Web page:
STORY OF C.H.A.S.E.

The C.H.A.S.E. organization was inspired by a young boy named Chase who is diagnosed with high-functioning autism.


C.H.A.S.E. explores.

Like many families, Chase’s family felt a mix of emotions when their son was diagnosed with an Autism Spectrum Disorder (ASD). Parents of children with ASD confront their deepest wells of loss and strength when they accept their child’s strengths and limitations. Still overwhelmed with his diagnosis and daily behavior, Chase’s family did what many ASD families do. They changed homes and schools. They drained their financial resources to access the area’s best ASD services. The remedy, however, became an equally challenging part of the problem.

 

C.H.A.S.E. understands.

Like many students on the autism spectrum, Chase was isolated and alone, even in his new school. His approach to peers brought more rejection than connection, his poor impulse control interrupted learning for others, and his classmates feared his meltdowns and repetitive ways. Parents of other fourth grade students complained to school officials. Why did one child get to interrupt learning? Chase’s parents, classmates’ parents, teachers, and school officials were desperate for solutions.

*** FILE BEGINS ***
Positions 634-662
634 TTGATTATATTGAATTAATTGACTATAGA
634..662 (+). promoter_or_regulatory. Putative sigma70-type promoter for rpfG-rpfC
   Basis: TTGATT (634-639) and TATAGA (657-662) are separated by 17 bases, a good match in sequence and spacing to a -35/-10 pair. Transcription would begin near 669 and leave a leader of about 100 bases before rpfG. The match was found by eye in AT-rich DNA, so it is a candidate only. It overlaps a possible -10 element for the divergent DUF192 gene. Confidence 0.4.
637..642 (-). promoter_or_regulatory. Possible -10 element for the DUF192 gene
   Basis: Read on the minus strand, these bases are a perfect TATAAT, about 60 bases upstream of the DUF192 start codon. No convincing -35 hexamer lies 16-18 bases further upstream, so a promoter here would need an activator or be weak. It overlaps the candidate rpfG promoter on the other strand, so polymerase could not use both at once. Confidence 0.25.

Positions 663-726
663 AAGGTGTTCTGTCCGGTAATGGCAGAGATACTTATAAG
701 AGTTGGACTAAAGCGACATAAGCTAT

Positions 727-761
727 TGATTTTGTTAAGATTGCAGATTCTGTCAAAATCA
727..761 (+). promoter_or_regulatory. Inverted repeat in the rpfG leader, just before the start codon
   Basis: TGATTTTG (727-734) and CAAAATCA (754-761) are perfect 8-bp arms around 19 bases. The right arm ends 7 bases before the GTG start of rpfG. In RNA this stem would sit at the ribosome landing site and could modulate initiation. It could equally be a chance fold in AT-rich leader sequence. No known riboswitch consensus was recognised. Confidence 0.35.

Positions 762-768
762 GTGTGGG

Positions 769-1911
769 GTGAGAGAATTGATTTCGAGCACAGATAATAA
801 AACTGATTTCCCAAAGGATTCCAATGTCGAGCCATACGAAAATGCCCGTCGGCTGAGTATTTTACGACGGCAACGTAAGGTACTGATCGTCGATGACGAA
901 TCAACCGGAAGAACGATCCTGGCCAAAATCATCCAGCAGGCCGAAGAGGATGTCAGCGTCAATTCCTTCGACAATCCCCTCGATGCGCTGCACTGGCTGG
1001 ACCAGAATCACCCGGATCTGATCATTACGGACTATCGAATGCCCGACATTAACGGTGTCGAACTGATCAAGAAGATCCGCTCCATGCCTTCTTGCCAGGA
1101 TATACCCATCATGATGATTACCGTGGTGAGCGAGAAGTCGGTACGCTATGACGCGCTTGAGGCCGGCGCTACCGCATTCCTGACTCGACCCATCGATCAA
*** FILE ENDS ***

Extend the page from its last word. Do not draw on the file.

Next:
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C.H.A.S.E. transcends.

Educational and healthcare privacy prevented school officials from naming and explaining autism to Chase’s classmates. Not knowing if the problems would get better or worse. Chase’s parents requested ASD education to the fourth grade students that was tailored specifically to the needs of their son. They were given permission to disclose Chase’s diagnosis to his classmates. It was a huge risk for everyone. The risk paid off- the fourth grade was transformed. Social conflict dropped 75% and the idea to help other classrooms, schools, and communities, through identified, person-specific ASD education, was born.

TESTIMONIALS

The importance of the kind of education CHASE provides cannot be understated. No where else in school or in life do typical children, teachers & parents learn to respect, understand, and interact with children on the autism spectrum. Period.

Erika Sheets, Parent of an ASD child